Sports Football

Des BielerThe Washington Post

Tuesday brought a noteworthy confluence of NFL-related news, as Arizona Cardinals President Michael Bidwill went on a radio show to tout the virtues of President Donald Trump's pick for the Supreme Court. Shortly thereafter, the NFL's players' union announced that it was filing a grievance against the league over its new policy about conduct during pregame renditions of the national anthem.

Both episodes raised issues regarding the place of political activism in sports, and Bidwill, the son of Cardinals owner Bill Bidwill, has been accused of hypocrisy, given his strong support for a policy meant to deter players from expressing social views while representing their teams and the league as a whole. Some pointed out that the Cardinals' website published a story Monday detailing Bidwill's long-standing friendship with U.S. Appeals Court Judge Brett Kavanaugh and that it was then promoted by the team's official Twitter account.

The story concerned a letter sent by Bidwill and other graduates of Georgetown Prep, a Washington, D.C.-area private high school, to U.S. Senate leaders on behalf of Kavanaugh, a classmate of owner's.

The letter, also signed by school alumnus and New York Yankees General Manager Brian Cashman, included the statement, "We unite in our common belief that Judge Brett M. Kavanaugh is a good man, a brilliant jurist, and is eminently qualified to serve as an Associate Justice on the U.S. Supreme Court."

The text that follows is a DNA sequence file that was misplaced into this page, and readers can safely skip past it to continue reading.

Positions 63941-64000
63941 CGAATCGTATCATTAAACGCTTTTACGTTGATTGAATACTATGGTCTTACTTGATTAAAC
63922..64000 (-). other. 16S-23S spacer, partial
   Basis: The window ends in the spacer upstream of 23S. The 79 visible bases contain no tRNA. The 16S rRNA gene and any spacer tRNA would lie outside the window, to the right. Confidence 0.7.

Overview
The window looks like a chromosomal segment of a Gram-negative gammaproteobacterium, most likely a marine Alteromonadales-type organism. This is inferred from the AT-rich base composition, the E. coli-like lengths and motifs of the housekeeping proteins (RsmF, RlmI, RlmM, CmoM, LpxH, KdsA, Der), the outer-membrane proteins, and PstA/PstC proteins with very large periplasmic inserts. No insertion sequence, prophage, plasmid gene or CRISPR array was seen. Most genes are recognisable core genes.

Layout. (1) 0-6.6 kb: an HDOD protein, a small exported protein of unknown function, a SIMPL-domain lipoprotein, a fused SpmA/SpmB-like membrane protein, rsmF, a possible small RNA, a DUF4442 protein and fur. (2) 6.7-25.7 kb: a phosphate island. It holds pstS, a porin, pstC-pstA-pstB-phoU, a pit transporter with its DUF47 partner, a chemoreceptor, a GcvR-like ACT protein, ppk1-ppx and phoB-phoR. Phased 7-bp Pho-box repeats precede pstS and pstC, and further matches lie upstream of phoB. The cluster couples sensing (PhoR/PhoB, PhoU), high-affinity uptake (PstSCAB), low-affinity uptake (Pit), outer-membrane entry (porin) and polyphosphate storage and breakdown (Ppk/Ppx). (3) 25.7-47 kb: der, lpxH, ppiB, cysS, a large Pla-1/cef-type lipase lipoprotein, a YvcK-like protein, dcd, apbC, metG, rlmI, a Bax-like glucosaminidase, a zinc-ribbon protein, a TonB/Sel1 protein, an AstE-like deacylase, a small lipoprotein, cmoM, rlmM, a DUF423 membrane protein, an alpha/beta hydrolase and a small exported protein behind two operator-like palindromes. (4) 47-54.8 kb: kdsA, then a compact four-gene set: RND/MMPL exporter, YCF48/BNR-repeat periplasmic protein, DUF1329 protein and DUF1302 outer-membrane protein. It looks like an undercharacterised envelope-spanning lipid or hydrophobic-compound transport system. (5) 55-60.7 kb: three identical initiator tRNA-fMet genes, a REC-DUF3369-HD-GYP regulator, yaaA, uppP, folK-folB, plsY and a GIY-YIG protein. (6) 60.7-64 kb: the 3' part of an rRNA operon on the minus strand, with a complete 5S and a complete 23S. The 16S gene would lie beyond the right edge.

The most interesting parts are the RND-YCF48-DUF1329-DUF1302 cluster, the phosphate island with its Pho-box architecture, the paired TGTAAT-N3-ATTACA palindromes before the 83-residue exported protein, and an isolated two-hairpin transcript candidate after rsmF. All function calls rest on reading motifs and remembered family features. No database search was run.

"I've known him for more than 37 years," Bidwill was quoted in the story as saying. "We stayed in close contact over the years - we have a pretty tight high school class — and we all knew Brett was pretty special. He's got a sharp mind. He's been a brilliant jurist for a long time."

The Cardinals' publication and promotion of the story put the team firmly on one side of a charged political debate that will only get more heated as Kavanaugh answers questions in congressional hearings. Bidwill appeared to strike a different tone in May, after the league announced its new policy on anthem conduct, when he said, "I look forward to getting the focus back on football and getting back to football in 2018."

Two months before that, Texans owner Robert McNair had asserted that NFL playing fields are "not the place for political statements." Whereas some players had been protesting racial injustice by sitting, kneeling or raising their fists during "The Star-Spangled Banner," the new policy mandates that they "stand and show respect for the flag and the anthem" or remain in their locker rooms, with violations subject to possible fines from teams or the league.

On Tuesday, Bidwill appeared on a Phoenix-area station with conservative radio host Mike Broomhead, and was asked if he had any regrets about the way he went about publicizing his support for Kavanaugh. "None at all. I think it's important to speak up," Bidwill ...

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